Explanations for the Discrepancies

     There are three basic explanations for the discrepancies in the number of sexual partners: a) non-coverage, b) non-response, and c) misreports. With special attention to the 1988/1989 GSS data, we will examine each of these explanations to see which might be the most likely sources of the discrepant reports.

     As noted above, a balance between the reports of men and women rests on the assumption that there is a closed population. That is, that the partners of the men and women in the target population are all members of the same target population. Or, in other words, that none of the partners are out-of-sample. This condition is never strictly true, but it will be closer to being true when the target population is broadly defined (e.g. all adults, rather than adults of restricted age ranges) and the time frame is narrowly defined (e.g. one year vs. a lifetime). There are numerous reasons why sexual partners may be out-of-sample. First, they may no longer be alive. Second, they may be institutionalized or live in group quarters. Third, they do not reside in the country in question. Finally, they may fall outside the age range.  For these factors to account for the discrepancies, there would have to be more female partners out-of-scope than male partners. That is the sum of female partners who were outside the age range, institutionalized, non-residents, and/or dead would have to be greater than the number of out-of-sample male partners.

     In considering the possible impact of these out-of-sample factors we need to make a distinction between short time frames (say one year or less) and long time frames. The likelihood of the various out-of-sample reasons will differ between short and long time frames. We will first consider short-term reference periods and then long-term periods.

     First, partners who have died are outside the target population (Klassen, 1990). Death however is not a likely explanation at least over the last year. The number of people dying in the last year is too small to  notably affect the overall figures (about 2 million a year out of a population of 240-250 million). In addition, about 100,000 more men die annually than women, so factoring in the dead is likely to add more reports of female partners than male partners. If we take the most common scenario, we can see how this factor is unlikely to account for the difference. A 67 year old man dies leaving a 65 year old wife. Interviewed six months after her husband's death she reports having had one sexual partner in the last year (her late husband). Her husband of course can not be interviewed and therefore can not report her as a sexual partner. Thus the larger number of male deaths would tend to increase the ratio rather than reduce it. Only if women with many partners tended to die younger and/or men with few partners died younger would deaths tend to lower the ratio. There is no evidence of such opposite mortality patterns for men and women and at least over the short-term unlikely that any such differential would make up for the surplus male deaths.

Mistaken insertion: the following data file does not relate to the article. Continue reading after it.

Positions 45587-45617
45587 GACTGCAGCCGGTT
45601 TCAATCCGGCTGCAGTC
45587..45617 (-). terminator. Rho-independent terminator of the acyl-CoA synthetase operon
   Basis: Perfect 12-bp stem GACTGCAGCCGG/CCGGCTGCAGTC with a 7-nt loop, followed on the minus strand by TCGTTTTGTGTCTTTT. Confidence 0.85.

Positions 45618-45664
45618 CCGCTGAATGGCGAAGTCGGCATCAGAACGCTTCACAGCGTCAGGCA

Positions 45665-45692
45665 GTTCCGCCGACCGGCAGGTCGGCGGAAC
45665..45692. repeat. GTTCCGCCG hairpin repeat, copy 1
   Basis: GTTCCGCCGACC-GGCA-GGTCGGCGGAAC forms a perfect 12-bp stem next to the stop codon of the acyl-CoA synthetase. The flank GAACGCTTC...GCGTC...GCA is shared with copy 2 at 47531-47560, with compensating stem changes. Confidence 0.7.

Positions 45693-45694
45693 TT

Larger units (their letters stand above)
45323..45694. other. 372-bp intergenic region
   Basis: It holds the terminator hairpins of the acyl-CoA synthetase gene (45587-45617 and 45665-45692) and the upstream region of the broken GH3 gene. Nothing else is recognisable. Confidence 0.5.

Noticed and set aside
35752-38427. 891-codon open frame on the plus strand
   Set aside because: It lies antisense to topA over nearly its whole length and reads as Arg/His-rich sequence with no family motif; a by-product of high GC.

Second, non-household residence could account for the discrepancies either if partners left the household population over the last year or if members of the household population had members of the institutionalized/group quarters population as their partners. The changed status possibility is not likely to be a major factor since number leaving the household population within a given year is relatively small. In addition, more men live outside of households than women and the non-household men (e.g. prisoners, servicemen) tend to be in sexually active ages, while the women tend to be from among the less sexually active elderly. Likewise, not being able to count partners who were already outside the household population is not a notable factor, since there are more men in this situation than women and for notable segments of the non-household population sexual relations with members of the household population is either not allowed (e.g. most prisons) and/or not common (e.g. old age homes, long-term care hospitals).